User Score: 2045
Joe Mantegna originally had a line in the scene where Rossi enters the BAU office wearing a tuxedo, "It's OK. Ringo will have other parties." Joe loved this line, but it was subsequently cut from the episode.
The shopping scene between JJ, Prentiss and Garcia was originally written for "The Slave of Duty" (without the reference to Mick Rawson and his accent). When the decision was made to kill off Haley Hotchner in "100," the episode was completely rewritten.
Deputy Jace Stiller was named after the two writers' production assistants: Erik Stiller and Jace Sparks.
When Garcia refers to her speed dial setting as "lucky number 7," this was in inside joke. Kirsten Vangsness is #7 on the cast call sheet.
Sheriff Steve Rhodes and Dedaimia Swanson were named after professors at Franklin College, where Rick Dunkle studied for three years before moving to Los Angeles.
The "Xana-don't" line was improvised by A.J. Cook.
Franklin, Alaska, is a fictional town created by the writer of this episode, Rick Dunkle, as homage to his hometown of Franklin, Indiana. Lafayette and Bloomington are also mentioned, and these are towns in Indiana where he frequented his youth. There is, however, a town called Franklin in Alaska that is a ghost town now.
The names Garcia sees as she reviews the unsub's visitor log when he was in prison are actual names of various crew members.
In the beginning of the episode, Prentiss mentions the case is going to interrupt her "Sin To Win" weekend in Atlantic City. EA Games held a "Sin to Win" contest starting at 2009's Comic-Con to promote its game based on "Dante's Inferno" that was released in February 2010.
Greg Jennings, wide receiver for the Green Bay Packers, guest-stars as an evidence tech at the crime scene in this episode. He received the opportunity due to a chance meeting between Ed Bernero and Jennings' parents, Greg and Gwendolyn, during a Green Bay Packers vs. Chicago Bears game at Lambeau Field. The Jennings and Bernero, a huge Chicago Bears fan, told Greg's parents he ever wanted to be on the show to let him know.
Morgan says he played strong safety in college. However, in episode "Profiler, Profiled," it was stated that Morgan was a quarterback in college and he stopped playing after he hurt his knee.
Sheriff Ruiz says St. Jude is the patron saint of police officers. However, St. Michael the Archangel is actually the patron saint of police officers. St. Jude is the patron saint of impossible causes.
Jason Wiles, who guest-stars as Ben McBride in this episode, appeared previously on Criminal Minds as Unsub Sheppard in "Psychodrama."
Although Jodi would have been put in foster care after her father was deemed unfit, there is no legal way that she could be adopted. In order for a child to be adopted, the parent must willingly sign away their parental rights, which obviously was not done. A child with a parent deemed unfit is only put in foster care because the parent can once again be deemed fit at any time.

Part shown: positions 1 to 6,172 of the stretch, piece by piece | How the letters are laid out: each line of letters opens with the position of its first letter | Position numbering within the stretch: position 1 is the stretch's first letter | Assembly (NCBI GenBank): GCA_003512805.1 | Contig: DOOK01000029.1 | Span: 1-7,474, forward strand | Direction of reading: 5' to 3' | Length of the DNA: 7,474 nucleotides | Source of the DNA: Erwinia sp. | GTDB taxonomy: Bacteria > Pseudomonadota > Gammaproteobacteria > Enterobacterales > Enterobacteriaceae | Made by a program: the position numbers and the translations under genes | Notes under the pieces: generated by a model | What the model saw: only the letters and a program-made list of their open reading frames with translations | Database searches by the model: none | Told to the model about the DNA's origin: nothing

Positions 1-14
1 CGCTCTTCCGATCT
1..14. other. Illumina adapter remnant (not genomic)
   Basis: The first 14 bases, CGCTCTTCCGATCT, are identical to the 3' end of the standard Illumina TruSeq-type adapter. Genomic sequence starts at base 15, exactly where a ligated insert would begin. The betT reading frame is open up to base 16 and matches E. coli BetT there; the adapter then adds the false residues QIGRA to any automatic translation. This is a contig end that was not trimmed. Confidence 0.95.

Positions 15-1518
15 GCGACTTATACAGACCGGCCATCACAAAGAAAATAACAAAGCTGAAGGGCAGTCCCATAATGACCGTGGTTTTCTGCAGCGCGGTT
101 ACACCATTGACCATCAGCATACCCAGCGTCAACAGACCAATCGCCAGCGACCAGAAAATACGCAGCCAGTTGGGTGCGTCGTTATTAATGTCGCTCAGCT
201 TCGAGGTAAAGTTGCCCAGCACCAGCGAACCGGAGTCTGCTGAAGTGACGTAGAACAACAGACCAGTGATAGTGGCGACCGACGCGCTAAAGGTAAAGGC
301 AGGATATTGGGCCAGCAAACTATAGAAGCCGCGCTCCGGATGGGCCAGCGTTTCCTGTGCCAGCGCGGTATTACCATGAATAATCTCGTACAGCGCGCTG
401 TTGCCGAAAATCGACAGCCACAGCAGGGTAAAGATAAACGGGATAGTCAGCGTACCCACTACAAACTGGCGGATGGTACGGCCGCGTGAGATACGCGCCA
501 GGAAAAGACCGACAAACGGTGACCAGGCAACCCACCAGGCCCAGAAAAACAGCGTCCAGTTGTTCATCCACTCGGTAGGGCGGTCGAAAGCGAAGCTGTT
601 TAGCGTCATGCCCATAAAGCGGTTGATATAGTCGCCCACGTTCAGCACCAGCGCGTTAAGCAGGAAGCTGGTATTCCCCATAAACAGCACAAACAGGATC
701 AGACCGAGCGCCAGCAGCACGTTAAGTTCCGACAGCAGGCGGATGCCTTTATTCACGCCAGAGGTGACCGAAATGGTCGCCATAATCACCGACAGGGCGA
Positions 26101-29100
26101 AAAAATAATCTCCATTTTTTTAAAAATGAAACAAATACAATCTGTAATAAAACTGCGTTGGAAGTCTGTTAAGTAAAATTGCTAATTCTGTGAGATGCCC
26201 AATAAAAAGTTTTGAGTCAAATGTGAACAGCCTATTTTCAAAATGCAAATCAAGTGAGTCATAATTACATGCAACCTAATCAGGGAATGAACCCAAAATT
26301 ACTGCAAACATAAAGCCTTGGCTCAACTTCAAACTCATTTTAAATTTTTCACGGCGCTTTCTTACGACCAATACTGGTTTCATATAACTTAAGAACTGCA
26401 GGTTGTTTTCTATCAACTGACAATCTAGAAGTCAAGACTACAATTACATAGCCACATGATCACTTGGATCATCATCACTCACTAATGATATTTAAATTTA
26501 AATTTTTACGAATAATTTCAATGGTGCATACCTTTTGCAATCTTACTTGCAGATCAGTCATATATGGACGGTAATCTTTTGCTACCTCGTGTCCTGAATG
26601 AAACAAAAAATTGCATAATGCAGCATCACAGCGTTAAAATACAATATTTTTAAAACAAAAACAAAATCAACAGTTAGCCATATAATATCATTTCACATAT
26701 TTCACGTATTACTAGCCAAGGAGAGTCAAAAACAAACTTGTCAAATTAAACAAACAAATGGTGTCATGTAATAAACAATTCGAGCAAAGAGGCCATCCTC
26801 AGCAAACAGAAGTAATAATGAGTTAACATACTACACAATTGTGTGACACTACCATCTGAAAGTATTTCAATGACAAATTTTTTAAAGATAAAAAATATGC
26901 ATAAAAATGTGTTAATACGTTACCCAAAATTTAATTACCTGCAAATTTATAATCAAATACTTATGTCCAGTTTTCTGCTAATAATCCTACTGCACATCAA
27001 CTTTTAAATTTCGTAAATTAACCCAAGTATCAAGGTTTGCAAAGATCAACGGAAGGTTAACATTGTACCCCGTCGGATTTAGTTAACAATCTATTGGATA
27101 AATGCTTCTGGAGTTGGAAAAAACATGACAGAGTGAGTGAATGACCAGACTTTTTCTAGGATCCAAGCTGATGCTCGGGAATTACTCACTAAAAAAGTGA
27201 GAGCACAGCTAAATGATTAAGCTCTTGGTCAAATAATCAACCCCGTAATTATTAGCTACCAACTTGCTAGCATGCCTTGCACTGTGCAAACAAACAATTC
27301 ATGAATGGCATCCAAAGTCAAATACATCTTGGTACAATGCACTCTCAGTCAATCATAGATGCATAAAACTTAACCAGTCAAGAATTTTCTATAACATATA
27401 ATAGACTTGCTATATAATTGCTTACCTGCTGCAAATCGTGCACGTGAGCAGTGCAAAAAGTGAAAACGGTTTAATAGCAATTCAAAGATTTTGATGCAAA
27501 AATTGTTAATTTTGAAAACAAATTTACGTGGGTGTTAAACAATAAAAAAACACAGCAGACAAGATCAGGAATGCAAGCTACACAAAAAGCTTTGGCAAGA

When the unsub is choking his first victim, and she scratches him on the hand. The image comes up several times throughout the episode. The scratches on his hand were large enough for a skin sample under the victim's fingernails. Forensics should have been able to find skin cells.
On the way home from Wyoming to Quantico, the team is seated in a Gulfstream V with six windows (tail number N5GV). A short while later, the team apparently has changed planes and is now on a Gulfstream G100 with four windows and a door above the wing (tail number N100GA).
At the end of this episode, the team makes jokes about how Reid can beat them at many games and Garcia mentions the board game "Go." This game was referenced in the first episode "Extreme Aggressor" when the game was used to profile a possible unsub as an extreme aggressor.
When SSA Emily Prentiss presents the Unsub's profile, she states the victims' wigs were sewn to their scalps, "a technique used in attaching hair to porcelain dolls." Doll wigs cannot, in fact, be sewn to porcelain. They are glued onto the dolls' heads.
The title of this episode refers to the hypothesis that holds when robots and other facsimiles of humans look and act almost like actual humans, this resemblance causes a response of revulsion among human observers. The "valley" is a dip in a proposed graph of the positivity of human reaction as a function of a robot's lifelikeness and explains why almost-human-looking robots scare people more than mechanical-looking robots.
The character Erika Silverman was named after casting director Erica Silverman.
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high stake situations, Thrillers, long running show, Murder & Mayhem, Detectives